While company culture is dynamic and should allow for fluidity over time, building one has to be very intentional. Scott Elser's recent Inc. piece discusses how company culture is no accident. He writes, "Too often a company’s culture happens by accident rather than design. The next time you are working on business plans, step back from the spreadsheets and product design for a while and think about what it will be like to work there in five years." With the success he's had at building a great culture at his agency, we think his advice is extremely valuable for anyone starting a new company or refreshing their company's culture.
Good leadership is more than about just getting things done at a company. It also means leading people, developing employees so that everyone is always improving. William Powell writes, "One thing that leadership MUST do is influence, maintain and perpetuate culture." He includes 4 key rules for being a successful leader of company culture, from doing recruitment right to letting the culture influence strategy. He continues, "Ideally, people should be hired for Character, Chemistry, Culture & Competence (and in that order of importance) but even the most benevolent of intentions can easily yank culture off course." It's a great take on the complex responsibilities a good leader must take on to ensure a fantastic workplace culture.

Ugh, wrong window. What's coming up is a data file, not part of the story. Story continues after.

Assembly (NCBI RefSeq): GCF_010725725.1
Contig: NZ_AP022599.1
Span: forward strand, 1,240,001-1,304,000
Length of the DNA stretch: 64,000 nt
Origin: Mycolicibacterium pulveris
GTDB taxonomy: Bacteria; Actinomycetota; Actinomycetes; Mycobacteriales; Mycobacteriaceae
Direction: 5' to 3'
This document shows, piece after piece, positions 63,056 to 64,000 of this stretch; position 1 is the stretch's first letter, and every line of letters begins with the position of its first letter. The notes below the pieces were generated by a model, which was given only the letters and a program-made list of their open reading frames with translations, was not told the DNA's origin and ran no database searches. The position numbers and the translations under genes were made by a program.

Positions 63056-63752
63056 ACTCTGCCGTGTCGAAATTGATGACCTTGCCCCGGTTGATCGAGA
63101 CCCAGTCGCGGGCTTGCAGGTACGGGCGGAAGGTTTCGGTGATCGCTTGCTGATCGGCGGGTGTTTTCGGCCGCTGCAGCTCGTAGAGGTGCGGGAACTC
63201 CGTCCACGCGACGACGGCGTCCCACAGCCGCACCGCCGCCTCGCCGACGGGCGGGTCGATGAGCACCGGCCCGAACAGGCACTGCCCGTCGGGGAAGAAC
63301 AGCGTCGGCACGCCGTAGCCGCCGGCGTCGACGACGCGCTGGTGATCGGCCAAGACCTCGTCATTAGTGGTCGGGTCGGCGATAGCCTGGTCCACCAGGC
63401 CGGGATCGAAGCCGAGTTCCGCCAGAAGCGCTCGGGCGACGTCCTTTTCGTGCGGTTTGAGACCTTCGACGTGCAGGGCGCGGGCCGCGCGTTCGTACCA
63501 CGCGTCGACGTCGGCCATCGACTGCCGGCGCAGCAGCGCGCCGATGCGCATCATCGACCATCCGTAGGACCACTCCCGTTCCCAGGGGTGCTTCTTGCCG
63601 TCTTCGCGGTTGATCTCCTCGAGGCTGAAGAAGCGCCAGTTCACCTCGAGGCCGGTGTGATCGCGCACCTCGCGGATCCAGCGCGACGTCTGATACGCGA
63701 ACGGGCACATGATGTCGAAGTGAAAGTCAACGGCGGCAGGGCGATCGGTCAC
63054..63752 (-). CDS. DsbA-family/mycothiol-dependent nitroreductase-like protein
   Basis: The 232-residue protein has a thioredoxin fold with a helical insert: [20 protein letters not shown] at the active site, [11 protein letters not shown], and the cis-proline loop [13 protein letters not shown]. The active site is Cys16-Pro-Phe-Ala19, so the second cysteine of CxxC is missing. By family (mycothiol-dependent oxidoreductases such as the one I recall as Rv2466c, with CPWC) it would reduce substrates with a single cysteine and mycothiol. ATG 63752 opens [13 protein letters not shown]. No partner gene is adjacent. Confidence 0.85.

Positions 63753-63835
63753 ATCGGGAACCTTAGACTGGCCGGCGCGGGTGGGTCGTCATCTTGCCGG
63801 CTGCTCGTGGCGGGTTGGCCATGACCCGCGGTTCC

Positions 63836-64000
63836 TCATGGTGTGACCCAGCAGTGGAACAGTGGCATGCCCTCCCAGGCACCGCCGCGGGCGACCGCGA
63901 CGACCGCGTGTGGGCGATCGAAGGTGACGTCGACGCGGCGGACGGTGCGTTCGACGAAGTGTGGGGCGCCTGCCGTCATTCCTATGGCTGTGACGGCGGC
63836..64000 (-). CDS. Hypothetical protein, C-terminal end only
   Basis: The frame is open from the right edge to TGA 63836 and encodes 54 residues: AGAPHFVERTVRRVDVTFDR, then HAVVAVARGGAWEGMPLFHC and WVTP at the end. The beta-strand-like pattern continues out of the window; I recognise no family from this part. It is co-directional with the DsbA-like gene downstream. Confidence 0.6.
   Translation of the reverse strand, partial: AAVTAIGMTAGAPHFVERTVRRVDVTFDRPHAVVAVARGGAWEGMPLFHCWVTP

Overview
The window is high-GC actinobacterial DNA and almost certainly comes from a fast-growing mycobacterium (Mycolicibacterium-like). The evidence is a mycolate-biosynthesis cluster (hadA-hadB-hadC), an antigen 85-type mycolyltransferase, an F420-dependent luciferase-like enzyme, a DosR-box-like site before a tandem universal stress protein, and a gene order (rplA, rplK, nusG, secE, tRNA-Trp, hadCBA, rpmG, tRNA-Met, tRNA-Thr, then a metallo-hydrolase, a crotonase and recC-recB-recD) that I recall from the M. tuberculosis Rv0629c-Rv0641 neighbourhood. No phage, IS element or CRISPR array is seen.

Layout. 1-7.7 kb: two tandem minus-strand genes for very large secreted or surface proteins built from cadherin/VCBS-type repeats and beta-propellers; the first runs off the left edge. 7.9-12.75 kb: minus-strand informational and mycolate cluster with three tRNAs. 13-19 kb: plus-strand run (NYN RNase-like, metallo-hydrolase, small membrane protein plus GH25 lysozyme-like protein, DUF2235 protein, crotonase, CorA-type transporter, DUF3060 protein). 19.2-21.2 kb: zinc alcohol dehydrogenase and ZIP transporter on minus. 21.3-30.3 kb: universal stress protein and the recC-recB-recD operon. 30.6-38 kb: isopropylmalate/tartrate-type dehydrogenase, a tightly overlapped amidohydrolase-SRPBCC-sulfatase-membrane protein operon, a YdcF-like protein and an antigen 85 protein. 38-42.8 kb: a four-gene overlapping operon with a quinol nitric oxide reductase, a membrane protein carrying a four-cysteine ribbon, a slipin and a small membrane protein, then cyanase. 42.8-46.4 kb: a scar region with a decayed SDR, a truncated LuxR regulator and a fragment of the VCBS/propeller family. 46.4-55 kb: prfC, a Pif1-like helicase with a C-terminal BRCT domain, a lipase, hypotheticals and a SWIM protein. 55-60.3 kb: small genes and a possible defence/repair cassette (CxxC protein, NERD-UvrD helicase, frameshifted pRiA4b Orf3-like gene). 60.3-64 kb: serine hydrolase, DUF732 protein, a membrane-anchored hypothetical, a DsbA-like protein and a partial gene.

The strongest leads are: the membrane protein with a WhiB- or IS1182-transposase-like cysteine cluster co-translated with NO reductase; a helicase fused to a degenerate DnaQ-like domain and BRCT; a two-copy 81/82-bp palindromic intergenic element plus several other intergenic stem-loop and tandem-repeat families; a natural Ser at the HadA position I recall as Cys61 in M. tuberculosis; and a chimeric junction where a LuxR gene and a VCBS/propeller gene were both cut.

This isn't a topic that comes up often, but according to one article, it's a fact that men are more likely that women to be engaged in the workplace. Elyssa Thome writes that a recent survey had results that "indicate today’s most engaged employees are males, age 50 or older, who hold senior-level positions, and have been with an organization for at least 15 years." She continues by explaining what the implications are for the unbalanced engagement rates and what leaders can do to support to improve the situation at their own companies.